Usually a PR is done by the employee in question and her direct organizational superior. Depending on the situation it might make sense to involve a third party. This would be the case if the employee spends most of her time working with a ‘functional’ superior like a project manager or team leader, who is not here organizational manager. This third party will certainly be able to provide more and better quality feedback than the organizational manager could.
The common and most obvious goal is to get to a
- complete and
- current understanding
of an employee’s situation, satisfaction and prospects from both, the employee’s and employer’s point of view.
In the end all involved parties should walk away with a shared understanding of the
- previous periods results,
- current status,
- possible improvements,
- required support and
- targeted goals for the next period.
If either of these is missing, the evaluation cannot and must not be considered complete and will not be as helpful as it could – and should – be.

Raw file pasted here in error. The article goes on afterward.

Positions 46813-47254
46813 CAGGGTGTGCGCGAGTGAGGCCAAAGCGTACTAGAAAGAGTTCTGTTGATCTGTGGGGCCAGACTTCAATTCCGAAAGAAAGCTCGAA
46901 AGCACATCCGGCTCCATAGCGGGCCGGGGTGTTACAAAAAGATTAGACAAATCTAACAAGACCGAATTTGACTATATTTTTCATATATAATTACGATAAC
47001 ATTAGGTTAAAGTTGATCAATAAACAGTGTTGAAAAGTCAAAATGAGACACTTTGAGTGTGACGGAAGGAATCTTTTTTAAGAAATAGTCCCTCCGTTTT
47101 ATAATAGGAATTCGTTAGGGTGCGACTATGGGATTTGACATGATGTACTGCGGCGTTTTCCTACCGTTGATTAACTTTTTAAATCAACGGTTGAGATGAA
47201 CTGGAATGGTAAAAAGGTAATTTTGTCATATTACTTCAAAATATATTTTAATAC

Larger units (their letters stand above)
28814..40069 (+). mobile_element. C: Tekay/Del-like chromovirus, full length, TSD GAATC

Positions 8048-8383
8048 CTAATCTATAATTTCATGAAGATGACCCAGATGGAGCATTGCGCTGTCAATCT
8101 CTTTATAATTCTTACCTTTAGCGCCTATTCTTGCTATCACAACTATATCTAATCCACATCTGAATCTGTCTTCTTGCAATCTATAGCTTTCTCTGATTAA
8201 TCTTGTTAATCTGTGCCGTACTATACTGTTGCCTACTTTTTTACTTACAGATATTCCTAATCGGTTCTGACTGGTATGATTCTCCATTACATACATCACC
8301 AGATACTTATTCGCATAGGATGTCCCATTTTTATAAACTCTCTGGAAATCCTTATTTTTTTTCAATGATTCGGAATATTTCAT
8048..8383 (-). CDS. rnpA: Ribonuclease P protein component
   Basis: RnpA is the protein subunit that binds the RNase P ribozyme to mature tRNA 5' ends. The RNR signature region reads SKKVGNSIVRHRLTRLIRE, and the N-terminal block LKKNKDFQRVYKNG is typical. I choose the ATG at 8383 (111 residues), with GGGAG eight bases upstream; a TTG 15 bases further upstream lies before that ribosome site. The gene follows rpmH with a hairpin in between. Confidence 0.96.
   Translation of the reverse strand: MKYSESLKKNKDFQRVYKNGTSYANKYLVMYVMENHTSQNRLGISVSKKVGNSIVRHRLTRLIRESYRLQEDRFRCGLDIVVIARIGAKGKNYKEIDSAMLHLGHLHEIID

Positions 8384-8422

What to Include
This depends on how detailed you want the PR to be. I am offering two templates for you to start with. The first one (short template) allows to quickly assess the most relevant areas on a high level with check boxesand still lets you fill in plenty of comments. It focusses on the employee assessment and has only a small segment for the employee to evaluate the supervisor.
The second one (long template) goes more into the details with multiple segments of check boxes plus text comments for each segment and more opportunity for an employee to evaluate her supervisor.
I am providing both templates for you to choose from and of course you can combine elements from each into your own tailor-made version. Below you will find a list of segments, which are covered in either or both of them.